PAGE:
Critical Context

(Masterpieces of American Fiction)

Probably this political subtlety was at the heart of the enormous appeal of the series when it first appeared. There was something particularly daring about such suggestions in the late 1940’s, just after a great war had been fought for democracy (though with many unanticipated side effects). Asimov also clearly exploited the strong 1940’s interest in atomic power and its meaning for the future of humanity. In his story, the Foundation gains its power originally because it holds on to the knowledge of atomics while all the surrounding kingdoms are back to oil and coal. He never quite succeeds, however, in explaining how interstellar flight remains possible after knowledge of nuclear power has been lost; many of the minor technological items in the series also now seem dated, not because they are too grandiose but because they are too trivial. Who would ever need an “atom flash” for tipping ashtrays into? Calling a light bulb an “Atomo” bulb really tells the reader very little about it. Nevertheless, it could be said that at the heart of the sequence there lies, connected, a strong belief in unlimited technological progress, an equally strong awareness that this has no connection with political stability or maturity, and a wish for the cataclysms of war and history to be made sensible and predictable, instead of merely chaotic. The Foundation series can, it is true, be faulted on several grounds, such as failure of cultural imagination or overcomplexity of plot. Still, Asimov deserves great credit for having resisted, in his time, strong pressures toward ideological conformity. He rejected the temptation to...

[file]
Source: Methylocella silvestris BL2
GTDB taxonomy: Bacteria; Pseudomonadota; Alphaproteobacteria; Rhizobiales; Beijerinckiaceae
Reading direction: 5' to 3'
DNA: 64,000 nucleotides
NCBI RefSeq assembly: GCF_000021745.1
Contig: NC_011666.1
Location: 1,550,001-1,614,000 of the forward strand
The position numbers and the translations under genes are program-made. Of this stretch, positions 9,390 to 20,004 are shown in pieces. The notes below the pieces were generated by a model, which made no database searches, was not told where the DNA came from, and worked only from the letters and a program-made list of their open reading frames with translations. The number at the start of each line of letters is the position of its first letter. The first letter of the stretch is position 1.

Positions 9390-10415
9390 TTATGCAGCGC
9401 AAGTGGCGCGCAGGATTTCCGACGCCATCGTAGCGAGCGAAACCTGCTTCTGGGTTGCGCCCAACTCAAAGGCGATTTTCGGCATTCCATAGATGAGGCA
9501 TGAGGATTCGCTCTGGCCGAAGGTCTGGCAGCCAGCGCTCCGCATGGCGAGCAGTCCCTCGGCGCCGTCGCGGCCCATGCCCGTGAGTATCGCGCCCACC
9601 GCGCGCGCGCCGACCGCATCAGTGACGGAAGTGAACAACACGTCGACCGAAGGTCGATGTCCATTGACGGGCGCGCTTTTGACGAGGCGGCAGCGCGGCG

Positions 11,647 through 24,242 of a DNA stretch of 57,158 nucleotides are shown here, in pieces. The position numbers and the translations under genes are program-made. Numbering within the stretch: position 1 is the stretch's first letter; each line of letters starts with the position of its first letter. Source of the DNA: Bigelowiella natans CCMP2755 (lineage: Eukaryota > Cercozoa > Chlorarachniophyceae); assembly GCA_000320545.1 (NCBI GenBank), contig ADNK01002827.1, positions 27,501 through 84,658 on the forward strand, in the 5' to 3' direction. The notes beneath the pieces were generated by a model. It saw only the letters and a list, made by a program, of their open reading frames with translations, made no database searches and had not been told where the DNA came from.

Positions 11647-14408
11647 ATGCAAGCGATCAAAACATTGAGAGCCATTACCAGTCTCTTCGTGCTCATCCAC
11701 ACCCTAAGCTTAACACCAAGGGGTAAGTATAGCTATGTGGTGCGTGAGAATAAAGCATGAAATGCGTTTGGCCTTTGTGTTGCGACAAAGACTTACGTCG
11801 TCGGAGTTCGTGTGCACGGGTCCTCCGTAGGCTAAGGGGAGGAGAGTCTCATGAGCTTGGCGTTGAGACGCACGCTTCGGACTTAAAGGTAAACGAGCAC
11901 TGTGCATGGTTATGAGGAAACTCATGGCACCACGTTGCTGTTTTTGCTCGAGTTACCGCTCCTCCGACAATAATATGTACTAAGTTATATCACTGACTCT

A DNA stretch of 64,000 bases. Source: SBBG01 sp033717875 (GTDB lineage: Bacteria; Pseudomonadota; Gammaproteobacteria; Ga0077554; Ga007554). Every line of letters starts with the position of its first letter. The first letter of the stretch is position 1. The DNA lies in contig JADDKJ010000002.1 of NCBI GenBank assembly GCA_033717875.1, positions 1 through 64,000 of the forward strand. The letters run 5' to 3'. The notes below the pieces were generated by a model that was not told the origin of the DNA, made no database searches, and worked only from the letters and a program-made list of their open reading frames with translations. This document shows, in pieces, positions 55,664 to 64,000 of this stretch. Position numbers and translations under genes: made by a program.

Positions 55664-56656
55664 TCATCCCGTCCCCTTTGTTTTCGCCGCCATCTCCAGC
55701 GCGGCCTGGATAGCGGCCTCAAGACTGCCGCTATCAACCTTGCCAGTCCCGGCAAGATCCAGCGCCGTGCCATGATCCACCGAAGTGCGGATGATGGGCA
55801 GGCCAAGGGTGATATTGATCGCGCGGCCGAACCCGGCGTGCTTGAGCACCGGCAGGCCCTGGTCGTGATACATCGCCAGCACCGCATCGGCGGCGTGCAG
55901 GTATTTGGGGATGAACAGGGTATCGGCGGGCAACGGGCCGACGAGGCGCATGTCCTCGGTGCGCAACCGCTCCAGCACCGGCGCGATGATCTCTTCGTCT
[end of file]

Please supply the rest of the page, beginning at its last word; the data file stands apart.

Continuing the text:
(The entire section is 661 words.)